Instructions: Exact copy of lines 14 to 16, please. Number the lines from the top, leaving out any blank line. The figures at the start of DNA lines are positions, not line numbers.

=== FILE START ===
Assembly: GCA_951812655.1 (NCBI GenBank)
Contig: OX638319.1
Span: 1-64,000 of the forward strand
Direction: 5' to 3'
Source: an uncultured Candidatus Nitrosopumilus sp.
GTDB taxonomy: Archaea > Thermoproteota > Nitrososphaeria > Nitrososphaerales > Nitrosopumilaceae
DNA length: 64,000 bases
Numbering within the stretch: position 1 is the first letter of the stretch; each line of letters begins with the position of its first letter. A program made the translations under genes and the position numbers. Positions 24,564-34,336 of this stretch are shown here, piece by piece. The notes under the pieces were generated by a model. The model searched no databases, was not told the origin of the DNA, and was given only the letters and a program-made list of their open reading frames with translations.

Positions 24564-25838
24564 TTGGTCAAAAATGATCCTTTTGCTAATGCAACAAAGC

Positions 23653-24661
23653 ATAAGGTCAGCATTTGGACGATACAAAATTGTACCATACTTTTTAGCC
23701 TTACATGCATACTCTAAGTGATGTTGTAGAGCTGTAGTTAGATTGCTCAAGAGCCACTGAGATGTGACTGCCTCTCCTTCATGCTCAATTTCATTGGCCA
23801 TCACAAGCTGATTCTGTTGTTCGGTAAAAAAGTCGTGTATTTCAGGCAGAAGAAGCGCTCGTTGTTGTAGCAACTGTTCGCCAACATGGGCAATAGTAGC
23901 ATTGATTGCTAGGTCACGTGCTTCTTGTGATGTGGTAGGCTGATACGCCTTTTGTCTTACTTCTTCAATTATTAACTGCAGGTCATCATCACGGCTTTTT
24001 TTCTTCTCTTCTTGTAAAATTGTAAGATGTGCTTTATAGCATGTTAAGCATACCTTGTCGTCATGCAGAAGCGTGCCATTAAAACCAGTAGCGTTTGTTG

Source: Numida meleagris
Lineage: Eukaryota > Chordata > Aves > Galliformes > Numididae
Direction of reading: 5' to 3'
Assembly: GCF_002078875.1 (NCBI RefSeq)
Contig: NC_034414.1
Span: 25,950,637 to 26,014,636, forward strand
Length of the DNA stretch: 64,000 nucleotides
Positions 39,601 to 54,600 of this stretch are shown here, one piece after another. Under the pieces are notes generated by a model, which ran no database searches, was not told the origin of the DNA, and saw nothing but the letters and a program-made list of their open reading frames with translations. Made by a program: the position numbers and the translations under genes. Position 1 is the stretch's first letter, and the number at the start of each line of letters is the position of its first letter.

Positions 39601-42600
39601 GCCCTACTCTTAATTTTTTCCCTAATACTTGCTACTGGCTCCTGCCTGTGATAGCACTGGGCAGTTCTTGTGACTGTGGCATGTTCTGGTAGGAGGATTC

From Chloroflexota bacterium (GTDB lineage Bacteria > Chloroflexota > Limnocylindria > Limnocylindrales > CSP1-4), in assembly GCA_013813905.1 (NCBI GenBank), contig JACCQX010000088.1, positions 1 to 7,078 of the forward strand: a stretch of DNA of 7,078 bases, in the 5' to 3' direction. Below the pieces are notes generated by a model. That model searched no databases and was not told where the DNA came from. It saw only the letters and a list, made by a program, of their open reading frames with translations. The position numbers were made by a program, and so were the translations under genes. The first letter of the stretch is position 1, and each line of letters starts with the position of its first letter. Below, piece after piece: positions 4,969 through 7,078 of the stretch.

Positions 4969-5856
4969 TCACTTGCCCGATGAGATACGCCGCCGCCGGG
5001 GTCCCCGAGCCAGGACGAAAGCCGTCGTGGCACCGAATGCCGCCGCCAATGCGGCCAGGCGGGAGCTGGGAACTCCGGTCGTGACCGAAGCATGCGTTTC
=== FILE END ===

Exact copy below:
23801 TCACAAGCTGATTCTGTTGTTCGGTAAAAAAGTCGTGTATTTCAGGCAGAAGAAGCGCTCGTTGTTGTAGCAACTGTTCGCCAACATGGGCAATAGTAGC
23901 ATTGATTGCTAGGTCACGTGCTTCTTGTGATGTGGTAGGCTGATACGCCTTTTGTCTTACTTCTTCAATTATTAACTGCAGGTCATCATCACGGCTTTTT
24001 TTCTTCTCTTCTTGTAAAATTGTAAGATGTGCTTTATAGCATGTTAAGCATACCTTGTCGTCATGCAGAAGCGTGCCATTAAAACCAGTAGCGTTTGTTG